In space, but now back.

Hello, little blog! How I’ve missed you! You may not believe it, but it’s true.  It’s been a very long summer–first gray and tepid, then bright and sunny, and now hot and humid, with more water in the air than anywhere on the ground.  Chris and the Geeklet and I spent most of the month of August traveling.  Two weeks of play-living in Seattle in a little temporary Treehouse (it really was, a small apartment three floors from street level, up among the treetops with unripe apples pushing against our railings and temptingly ripe pears just, oh just out of reach).  Chris worked one of the weeks from home in a co-working space walking distance away, and we made no effort to go out of our way to sightsee, but wandered neighborhoods gasping with pleasure at the mini lending libraries on many streets…


…and at the gardens taking up most yards and verges.  There were tomatoes and beans and zucchini and blackberries and blueberries and squash, growing like the most exotic of flowers with pride of place, right out there in front, with seeming little fear of vandalization or–gasp!–the occasional plunder.  There was one house with beautiful black fruit growing out near the sidewalk, so shiny, crisp-skinned that you could nearly see your reflection, globular.  We wondered whether this was a kind of tomato?  A round eggplant?  Its mystery was a kind of joy.

I managed to grow a few tomatoes this summer, finally.  They might even taste good.  I’m afraid to try them for fear that they don’t.  And potatoes, too!



These were pretty yummy when Chris applied his magic touch and transformed our motley crew of Yukon Golds into his Special potatoes.  Oh, I do love potatoes.


On the whole, our poor garden has suffered from a lack of love.  Maintenance is not love when it is merely the occasional watering, which was done for us (thank you, thank you!) while we were gone.  In our absence, a ground-covering leafy vine which we call Morning Glory vine for lack of a name has covered everything.  It has encircled every pot and tried to eat our watermelon patch.  Poor dear watermelon patch.  It tries so hard.  It’s as though my desire to grow a decent tomato this year has taken all the will to live out of our other plants.  I tried to get down and pull out a batch of these vines and smelled something… odd.  Something a bit like cat pee.  I looked up to find a two-foot-long mutant stem of basil flowering at me.  At me.  It was malevolent, I say.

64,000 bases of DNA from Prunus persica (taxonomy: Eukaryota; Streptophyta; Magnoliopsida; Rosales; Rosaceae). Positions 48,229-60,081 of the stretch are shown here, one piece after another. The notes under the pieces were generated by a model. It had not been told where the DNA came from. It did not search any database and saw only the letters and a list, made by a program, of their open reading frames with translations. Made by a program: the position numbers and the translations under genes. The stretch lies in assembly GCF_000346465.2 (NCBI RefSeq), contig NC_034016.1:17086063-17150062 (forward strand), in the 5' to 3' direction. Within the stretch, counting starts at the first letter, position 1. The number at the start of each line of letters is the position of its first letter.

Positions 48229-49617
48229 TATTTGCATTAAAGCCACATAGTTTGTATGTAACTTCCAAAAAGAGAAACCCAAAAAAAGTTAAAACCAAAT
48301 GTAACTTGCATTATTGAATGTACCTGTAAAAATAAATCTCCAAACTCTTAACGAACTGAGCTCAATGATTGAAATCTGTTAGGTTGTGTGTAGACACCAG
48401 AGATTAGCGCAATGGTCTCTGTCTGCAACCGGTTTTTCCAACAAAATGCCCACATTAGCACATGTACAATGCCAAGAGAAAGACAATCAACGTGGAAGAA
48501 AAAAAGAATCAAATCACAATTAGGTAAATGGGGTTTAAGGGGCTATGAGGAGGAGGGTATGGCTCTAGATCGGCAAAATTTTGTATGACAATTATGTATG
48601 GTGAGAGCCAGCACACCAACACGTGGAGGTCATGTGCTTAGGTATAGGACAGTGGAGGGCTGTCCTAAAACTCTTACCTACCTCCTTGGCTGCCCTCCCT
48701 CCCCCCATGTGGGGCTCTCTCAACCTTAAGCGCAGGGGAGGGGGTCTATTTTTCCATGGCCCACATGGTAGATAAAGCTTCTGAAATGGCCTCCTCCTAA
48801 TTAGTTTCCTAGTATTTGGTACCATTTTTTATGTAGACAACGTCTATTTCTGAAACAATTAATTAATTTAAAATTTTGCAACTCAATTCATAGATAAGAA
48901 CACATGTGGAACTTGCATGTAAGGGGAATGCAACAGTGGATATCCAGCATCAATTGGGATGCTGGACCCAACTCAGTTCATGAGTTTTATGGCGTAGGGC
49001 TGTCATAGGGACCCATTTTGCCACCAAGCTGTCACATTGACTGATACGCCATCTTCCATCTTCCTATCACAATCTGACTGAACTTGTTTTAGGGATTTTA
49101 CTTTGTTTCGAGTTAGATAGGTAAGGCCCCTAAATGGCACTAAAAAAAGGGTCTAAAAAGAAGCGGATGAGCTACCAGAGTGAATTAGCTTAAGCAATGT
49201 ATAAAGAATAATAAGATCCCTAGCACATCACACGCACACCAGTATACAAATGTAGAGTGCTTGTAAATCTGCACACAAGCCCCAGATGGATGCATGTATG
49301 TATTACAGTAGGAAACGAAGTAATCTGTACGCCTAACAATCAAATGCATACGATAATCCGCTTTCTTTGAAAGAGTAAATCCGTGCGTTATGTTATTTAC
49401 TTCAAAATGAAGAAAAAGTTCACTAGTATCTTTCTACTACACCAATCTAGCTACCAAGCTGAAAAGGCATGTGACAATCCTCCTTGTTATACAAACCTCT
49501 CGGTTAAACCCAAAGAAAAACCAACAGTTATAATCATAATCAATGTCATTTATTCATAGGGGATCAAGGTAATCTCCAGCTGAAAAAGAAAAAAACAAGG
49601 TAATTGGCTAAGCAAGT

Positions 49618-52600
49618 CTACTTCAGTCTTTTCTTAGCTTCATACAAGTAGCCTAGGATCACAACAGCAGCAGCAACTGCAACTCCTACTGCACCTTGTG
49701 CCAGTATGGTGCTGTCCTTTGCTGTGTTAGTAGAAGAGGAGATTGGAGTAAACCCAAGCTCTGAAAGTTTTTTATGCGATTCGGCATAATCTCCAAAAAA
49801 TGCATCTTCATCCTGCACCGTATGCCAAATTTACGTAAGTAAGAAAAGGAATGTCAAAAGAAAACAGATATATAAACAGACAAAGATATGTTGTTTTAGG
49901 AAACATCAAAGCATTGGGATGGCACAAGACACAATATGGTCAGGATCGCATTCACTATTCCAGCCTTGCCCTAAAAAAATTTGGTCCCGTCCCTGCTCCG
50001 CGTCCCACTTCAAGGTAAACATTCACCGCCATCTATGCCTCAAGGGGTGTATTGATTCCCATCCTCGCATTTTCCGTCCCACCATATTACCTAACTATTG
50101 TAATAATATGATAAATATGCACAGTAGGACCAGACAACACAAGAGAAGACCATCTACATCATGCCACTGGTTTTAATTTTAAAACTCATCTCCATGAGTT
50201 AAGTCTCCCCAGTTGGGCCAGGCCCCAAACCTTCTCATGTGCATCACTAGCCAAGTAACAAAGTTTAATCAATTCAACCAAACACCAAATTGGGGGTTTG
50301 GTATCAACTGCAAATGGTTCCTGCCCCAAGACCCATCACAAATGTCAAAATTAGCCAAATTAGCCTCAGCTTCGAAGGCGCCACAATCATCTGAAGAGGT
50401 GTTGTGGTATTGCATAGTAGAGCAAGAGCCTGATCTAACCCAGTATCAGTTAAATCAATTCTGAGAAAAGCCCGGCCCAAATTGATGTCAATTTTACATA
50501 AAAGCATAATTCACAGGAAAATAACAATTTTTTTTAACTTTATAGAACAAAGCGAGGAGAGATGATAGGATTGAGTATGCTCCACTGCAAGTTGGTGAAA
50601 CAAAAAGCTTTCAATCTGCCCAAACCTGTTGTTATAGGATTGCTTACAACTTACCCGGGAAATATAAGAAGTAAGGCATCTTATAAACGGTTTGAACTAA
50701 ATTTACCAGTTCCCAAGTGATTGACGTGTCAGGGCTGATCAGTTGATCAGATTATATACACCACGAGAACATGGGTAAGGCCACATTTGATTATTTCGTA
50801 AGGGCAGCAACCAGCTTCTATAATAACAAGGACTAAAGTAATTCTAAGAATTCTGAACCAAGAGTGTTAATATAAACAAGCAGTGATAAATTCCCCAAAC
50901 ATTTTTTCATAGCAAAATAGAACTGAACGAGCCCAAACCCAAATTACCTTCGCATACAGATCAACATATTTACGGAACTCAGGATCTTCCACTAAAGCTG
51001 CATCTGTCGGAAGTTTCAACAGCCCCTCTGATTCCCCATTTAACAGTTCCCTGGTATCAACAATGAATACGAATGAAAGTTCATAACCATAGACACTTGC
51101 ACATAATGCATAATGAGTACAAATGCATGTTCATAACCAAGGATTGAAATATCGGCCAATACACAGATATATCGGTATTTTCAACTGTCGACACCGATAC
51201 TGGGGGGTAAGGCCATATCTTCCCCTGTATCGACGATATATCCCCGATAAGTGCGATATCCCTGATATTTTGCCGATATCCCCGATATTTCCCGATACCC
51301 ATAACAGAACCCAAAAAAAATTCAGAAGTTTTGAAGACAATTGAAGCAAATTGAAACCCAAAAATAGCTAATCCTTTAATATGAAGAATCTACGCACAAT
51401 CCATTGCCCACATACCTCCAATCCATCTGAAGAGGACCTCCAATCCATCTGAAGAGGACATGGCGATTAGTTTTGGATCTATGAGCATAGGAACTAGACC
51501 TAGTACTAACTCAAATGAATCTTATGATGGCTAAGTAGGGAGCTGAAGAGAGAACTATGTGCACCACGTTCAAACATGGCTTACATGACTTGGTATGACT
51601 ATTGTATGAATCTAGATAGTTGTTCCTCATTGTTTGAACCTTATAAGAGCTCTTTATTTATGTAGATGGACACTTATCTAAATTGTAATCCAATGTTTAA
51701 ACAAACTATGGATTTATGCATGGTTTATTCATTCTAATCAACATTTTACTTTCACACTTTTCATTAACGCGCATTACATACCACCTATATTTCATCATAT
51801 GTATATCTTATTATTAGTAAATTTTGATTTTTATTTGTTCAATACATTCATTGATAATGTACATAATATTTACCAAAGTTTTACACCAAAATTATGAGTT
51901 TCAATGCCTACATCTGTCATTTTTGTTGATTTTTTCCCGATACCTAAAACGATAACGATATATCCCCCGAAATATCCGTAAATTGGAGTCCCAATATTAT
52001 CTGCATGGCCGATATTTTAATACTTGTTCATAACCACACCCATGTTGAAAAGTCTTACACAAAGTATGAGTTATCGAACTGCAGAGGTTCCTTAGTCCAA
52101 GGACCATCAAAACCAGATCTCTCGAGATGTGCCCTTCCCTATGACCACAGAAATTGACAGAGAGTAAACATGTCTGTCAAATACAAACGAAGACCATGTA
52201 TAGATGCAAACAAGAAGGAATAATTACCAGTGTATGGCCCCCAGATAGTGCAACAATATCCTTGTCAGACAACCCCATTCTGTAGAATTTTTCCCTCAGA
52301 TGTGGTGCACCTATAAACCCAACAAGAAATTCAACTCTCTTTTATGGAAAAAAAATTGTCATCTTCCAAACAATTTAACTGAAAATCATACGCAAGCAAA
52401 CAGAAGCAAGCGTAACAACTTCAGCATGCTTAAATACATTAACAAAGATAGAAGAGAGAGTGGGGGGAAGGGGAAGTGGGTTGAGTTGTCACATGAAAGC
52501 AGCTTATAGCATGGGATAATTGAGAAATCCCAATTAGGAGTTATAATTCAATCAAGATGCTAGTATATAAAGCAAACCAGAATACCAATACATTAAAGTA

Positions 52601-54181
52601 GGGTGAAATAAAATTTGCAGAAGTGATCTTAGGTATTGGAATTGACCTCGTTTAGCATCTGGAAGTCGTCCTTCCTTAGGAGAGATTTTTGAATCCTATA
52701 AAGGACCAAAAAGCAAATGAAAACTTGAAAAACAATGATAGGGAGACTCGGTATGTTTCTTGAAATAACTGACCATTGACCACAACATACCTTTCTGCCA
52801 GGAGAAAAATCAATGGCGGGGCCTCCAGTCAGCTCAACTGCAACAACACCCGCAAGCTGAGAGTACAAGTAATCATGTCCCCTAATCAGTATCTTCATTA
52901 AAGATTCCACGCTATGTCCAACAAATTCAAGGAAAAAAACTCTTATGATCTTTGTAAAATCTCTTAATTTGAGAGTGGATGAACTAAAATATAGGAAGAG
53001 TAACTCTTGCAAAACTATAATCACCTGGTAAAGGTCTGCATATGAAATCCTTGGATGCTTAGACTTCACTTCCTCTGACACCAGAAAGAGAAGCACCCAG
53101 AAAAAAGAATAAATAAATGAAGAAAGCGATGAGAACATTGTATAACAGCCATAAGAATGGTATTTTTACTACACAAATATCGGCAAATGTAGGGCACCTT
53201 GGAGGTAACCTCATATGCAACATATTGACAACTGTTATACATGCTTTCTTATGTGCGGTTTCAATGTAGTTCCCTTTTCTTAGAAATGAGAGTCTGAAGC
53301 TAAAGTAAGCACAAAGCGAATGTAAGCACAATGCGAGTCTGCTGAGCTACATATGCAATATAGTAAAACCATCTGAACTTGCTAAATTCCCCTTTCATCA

So, after a few weeks in Seattle and almost another week of travel to Huntsville, Alabama to go to Space Camp (YES!  We went to Space Camp!  It was awesome!), we are now home and our garden is glowering at me.  I tried to make it up to it a little this morning, by ripping up some vines and applying some compost tea.  I can still sense some simmering resentment.  The heat requires any garden-love to be early in the morning, so I’m sensing a few early-morning applications of love in the days to come.  Maybe I’ll tell the plants about Space Camp.

In process with the Betsy-Tacy quilt.

I was sitting here yesterday on the little sofa in the front window. The front window is a big plate-glass window that looks east, over the street, and I’ve been bringing the Betsy-Tacy quilt here to hand-tie in the mornings. I can hear the birds calling and responding as the light creeps up behind the buildings across the street. Yesterday, as I sat here and worked, a hummingbird came to rest upon one of the tallest boughs of our weeping willow outside the window. And she just rested. Many of our hummingbirds have rufous heads and breasts and bright green bodies but she was dark-headed and grayish-bodied and she just sat and bobbed on the slender, bending bough. Benjamin came to sit on the arm of the sofa behind me, snuggled into my neck, and watched her too.

I’ve been working on this quilt and thinking about the next. I am really enjoying the literature interpretations as quilts; there is something thoughtful about them, as though something outside of me is telling me how to get them right, and finding a way to do this is like completing a satisfying puzzle. The one I’m working on right now is just a charm quilt, random pieces 3″ square, and I had planned to quilt it in some way–perhaps as a map of the town where the girls live, or perhaps a simple grid–on the sewing machine. It would be done faster, certainly. And I even began doing it. But the quilt argued with me. It was actually kind of painful to quilt on the machine. This quilt wanted to be tied. It was an old-fashioned quilt dedicated to a simple, old-fashioned heroine and it wanted a very simple finish. This is not to say an easy one–my fingers have felt bruised for days! But it’s gentler, somehow. I’m not throwing the machine at it. I’m touching each piece, remembering how much I liked that fabric, smoothing a square, making sure the tie is secure, moving on. Playing games with the pattern I make with the embroidery floss before I snip it into short lengths. I know, it’s kind of silly. I mean, it’s layers of cloth; aren’t I in charge? And why not do it in a way that is faster and in the end may even be more sturdy? Why be doing it at all?